uses drugs to identify and attack cancer cells. Targeted therapy could be used in combination with other treatments, such as chemotherapy, surgery, or radiotherapy.
Type of chemotherapy drugs:
- Alkylating agent is a type of chemo drug that is capable of damaging the DNA of a cancer cell to ensure that the cell doesn’t make more copies of them.
- Topoisomerase inhibitor is a compound that can block the human enzymes that contributes to the growth of cancer cells.
- Antitumor antibiotic is an anticancer drug that is capable of slowing down or stop the growth of cancer cells.
- Antimetabolites is a chemo drug that is capable of interfering more than one enzyme that’s necessary for the growth of DNA inside the cancer cell.
- Mitotic inhibitor is a type of chemo drug that is capable of stopping the body from producing the protein which contributes to the cancer cell growth.
- Corticosteroids is man-made steroids used to help reduce the side effects of chemotherapy.
uses external beam radiation to kill cancer or to shrink it for the ease of surgery process. External Beam Radiation Therapy (EBRT), which is usually delivered by a machine called a linear accelerator that focuses high-energy X-rays from the outside of the body to the tumour.
Halcyon Radiotherapy System at Beacon Hospital enables:
- Fast and precise X-ray dose delivered to each tumour with high accuracy over a minimum number of treatment sessions
- Reduces unwanted radiation dose, thus, minimising side effects
At Beacon Hospital’s Cancer Centre, treatment may comprise a number of healthcare professionals depending on the type of treatment. We adopt a multidisciplinary approach which includes a clinical oncologist, medical oncologist, radiologist, neurologist, neurosurgeon, cancer nurses, as well as other allied health professionals such as dietitian and physiotherapists.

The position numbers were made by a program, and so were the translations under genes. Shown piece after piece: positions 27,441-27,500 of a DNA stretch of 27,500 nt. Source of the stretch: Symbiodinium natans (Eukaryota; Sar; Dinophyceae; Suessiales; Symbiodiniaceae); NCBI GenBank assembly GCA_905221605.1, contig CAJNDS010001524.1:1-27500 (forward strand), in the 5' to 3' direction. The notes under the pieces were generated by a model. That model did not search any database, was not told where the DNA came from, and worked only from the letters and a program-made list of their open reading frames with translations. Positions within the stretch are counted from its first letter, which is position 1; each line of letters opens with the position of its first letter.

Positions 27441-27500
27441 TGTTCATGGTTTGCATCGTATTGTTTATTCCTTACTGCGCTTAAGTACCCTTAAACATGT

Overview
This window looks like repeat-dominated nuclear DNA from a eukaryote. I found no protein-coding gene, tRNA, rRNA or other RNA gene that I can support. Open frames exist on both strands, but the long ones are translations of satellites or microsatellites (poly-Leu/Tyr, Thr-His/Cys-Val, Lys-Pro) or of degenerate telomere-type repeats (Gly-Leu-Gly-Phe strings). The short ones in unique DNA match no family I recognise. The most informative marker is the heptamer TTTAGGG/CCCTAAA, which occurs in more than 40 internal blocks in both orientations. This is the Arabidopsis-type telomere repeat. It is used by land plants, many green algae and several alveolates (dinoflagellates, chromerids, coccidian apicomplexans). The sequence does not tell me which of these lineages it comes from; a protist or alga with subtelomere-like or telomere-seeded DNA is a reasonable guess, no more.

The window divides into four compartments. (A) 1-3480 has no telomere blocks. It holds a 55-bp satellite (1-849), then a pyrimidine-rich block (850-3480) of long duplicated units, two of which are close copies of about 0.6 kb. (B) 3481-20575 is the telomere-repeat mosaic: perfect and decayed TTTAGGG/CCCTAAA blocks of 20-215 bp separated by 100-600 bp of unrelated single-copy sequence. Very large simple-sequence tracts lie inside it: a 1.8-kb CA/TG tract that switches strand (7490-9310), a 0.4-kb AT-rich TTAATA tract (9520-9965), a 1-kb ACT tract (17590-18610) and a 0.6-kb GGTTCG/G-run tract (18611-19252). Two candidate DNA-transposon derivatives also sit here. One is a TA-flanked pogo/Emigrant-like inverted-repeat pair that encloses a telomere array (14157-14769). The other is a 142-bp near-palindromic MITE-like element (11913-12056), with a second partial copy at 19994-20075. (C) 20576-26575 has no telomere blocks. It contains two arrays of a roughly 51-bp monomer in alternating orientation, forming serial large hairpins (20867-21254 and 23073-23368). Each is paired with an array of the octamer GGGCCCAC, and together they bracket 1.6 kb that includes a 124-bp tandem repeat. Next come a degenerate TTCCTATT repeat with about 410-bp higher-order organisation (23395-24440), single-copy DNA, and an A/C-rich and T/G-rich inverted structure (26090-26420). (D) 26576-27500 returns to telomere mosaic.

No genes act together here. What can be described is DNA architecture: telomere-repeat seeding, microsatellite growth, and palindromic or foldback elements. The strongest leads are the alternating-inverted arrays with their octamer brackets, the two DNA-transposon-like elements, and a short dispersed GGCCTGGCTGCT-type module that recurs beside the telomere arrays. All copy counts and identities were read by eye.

TrueBeam 2.7 Radiosurgery/Radiotherapy System at Beacon Hospital offers:
- HyperArc™ High-Definition Radiotherapy and Radiosurgery
HyperArc™ high-definition Radiotherapy system represents a significant step forward for high quality Linac-based Radiosurgery, with an easy delivery of non-coplanar Stereotactic Radiosurgery (SRS) treatments. HyperArc™ could irradiate multiple tumours at the same time without repositioning the patient, which provides better management of patient motions while saving time for the patient and the clinical team. HyperArc™ ensures the planners achieve extremely compact dose distributions consistently and efficiently while maintaining patient safety.
- Stereotactic Radiosurgery (SRS)
Stereotactic radiosurgery (SRS) is a non-surgical radiation therapy used to treat functional abnormalities and small tumours of the brain. It can deliver precisely-targeted radiation in fewer high-dose treatments than traditional therapy, which can help preserve healthy tissue.
- Stereotactic Body Radiotherapy (SBRT/SRT)
Stereotactic Radiotherapy (SBRT/SRT) gives radiotherapy from many different angles around the body. The beams meet at the tumour, this means the tumour receives a high dose of radiation and the tissues around it receive a much lower dose. This lowers the risk of side effects. Stereotactic Radiotherapy (SBRT/SRT) is mainly used to treat smaller size tumour in lung, liver, lymph nodes, spinal cord and brain.